Monday, 8 January 2018: 9:15 AM
Room 13AB (ACC) (Austin, Texas)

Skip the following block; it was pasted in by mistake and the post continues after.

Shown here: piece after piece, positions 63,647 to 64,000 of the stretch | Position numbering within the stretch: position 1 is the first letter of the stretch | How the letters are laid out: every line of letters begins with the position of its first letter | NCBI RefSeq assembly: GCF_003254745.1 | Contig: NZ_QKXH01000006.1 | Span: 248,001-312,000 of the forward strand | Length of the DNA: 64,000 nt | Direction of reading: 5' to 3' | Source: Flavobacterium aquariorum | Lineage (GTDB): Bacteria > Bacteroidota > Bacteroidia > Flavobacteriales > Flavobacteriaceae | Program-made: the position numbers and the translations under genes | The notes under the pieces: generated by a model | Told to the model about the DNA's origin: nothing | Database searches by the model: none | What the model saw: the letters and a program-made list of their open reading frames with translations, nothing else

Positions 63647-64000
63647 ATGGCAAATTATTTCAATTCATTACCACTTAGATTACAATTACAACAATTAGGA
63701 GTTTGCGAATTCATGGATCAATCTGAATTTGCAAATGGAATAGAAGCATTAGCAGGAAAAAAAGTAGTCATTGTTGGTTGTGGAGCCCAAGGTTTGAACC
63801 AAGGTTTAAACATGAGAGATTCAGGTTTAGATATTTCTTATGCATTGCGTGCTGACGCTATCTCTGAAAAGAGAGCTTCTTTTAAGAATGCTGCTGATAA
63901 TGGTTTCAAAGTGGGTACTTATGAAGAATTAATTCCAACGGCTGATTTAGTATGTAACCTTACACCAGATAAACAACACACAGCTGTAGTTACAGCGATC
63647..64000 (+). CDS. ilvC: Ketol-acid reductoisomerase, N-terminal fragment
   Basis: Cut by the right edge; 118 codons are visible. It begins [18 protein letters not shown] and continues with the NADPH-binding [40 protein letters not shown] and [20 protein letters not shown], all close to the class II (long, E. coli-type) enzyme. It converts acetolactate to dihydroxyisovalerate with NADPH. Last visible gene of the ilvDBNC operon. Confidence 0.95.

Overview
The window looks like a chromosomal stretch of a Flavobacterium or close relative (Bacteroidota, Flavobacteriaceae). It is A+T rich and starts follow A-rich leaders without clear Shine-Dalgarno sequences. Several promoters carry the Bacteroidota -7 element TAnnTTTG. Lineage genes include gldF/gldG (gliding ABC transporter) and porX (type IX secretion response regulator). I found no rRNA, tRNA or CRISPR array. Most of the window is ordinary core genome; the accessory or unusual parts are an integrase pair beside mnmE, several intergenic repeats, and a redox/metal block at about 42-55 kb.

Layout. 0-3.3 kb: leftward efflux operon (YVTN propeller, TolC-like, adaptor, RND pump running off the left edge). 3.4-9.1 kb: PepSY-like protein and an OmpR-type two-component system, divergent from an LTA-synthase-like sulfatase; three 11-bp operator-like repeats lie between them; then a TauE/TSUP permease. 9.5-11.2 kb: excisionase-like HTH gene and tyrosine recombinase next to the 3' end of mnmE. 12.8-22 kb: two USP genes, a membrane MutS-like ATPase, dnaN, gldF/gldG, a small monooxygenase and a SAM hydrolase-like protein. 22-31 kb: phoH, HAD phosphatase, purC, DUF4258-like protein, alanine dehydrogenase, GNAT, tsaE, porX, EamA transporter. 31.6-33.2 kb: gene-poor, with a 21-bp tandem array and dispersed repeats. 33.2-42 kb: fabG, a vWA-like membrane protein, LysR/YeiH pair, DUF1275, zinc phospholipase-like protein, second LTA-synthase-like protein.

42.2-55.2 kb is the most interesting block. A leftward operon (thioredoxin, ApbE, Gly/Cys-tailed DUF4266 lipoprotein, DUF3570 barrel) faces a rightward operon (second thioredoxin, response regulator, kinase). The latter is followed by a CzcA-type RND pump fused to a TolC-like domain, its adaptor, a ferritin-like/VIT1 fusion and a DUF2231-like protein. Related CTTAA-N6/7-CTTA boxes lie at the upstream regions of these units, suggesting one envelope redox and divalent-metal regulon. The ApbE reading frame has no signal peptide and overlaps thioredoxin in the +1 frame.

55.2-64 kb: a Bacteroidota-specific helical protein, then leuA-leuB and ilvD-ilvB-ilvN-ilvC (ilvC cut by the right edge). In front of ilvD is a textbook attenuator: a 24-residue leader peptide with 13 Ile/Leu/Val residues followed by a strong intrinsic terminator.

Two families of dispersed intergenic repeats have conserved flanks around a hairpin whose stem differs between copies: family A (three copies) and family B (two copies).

In recent years, radiosonde vendors have been utilizing GPS calculations to obtain accurate derived pressure readings in place of an in-situ pressure cell on the radiosondes. This presents a new challenge in testing, evaluating, and characterizing radiosonde pressure accuracy. As part of its core mission the Sterling Field Support Center (SFSC) has acquired a GPS simulator to perform an evaluation of radiosonde pressure calculations from GPS. Utilizing this GPS simulator, an in-house technique has been developed to determine the characteristics of radiosonde GPS during flight in a pressure controlled altitude chamber while simulating GPS coordinates. Several challenges were overcome in order to appropriately test the pressure accuracy of these radiosondes. Some of these challenges include; GPS/Radiosonde timing agreement, data resolution differences, and cracking vendor specific signal processing algorithms. Through creative use of MATLAB and Python these challenges were overcome and a near-automated process was developed for testing. Once the GPS simulator test processes were developed and finalized, testing of the radiosondes could be completed. Modern sounding systems utilize differential GPS therefore two GPS outputs are needed for proper testing. The first output involved placing a radiosonde inside of an altitude chamber and emitting realistic GPS RF from an antenna above the radiosonde. The second output was piped directly into a signal processing system to represent a surface GPS location. Once the sounding system was turned on the radiosonde system would be ‘tricked’ into thinking a live flight was being performed. Analysis of the GPS simulator output and the radiosonde system output can reveal accuracy and precision characteristics about the radiosonde sounding system thus fulfilling one of SFSC’s missions.
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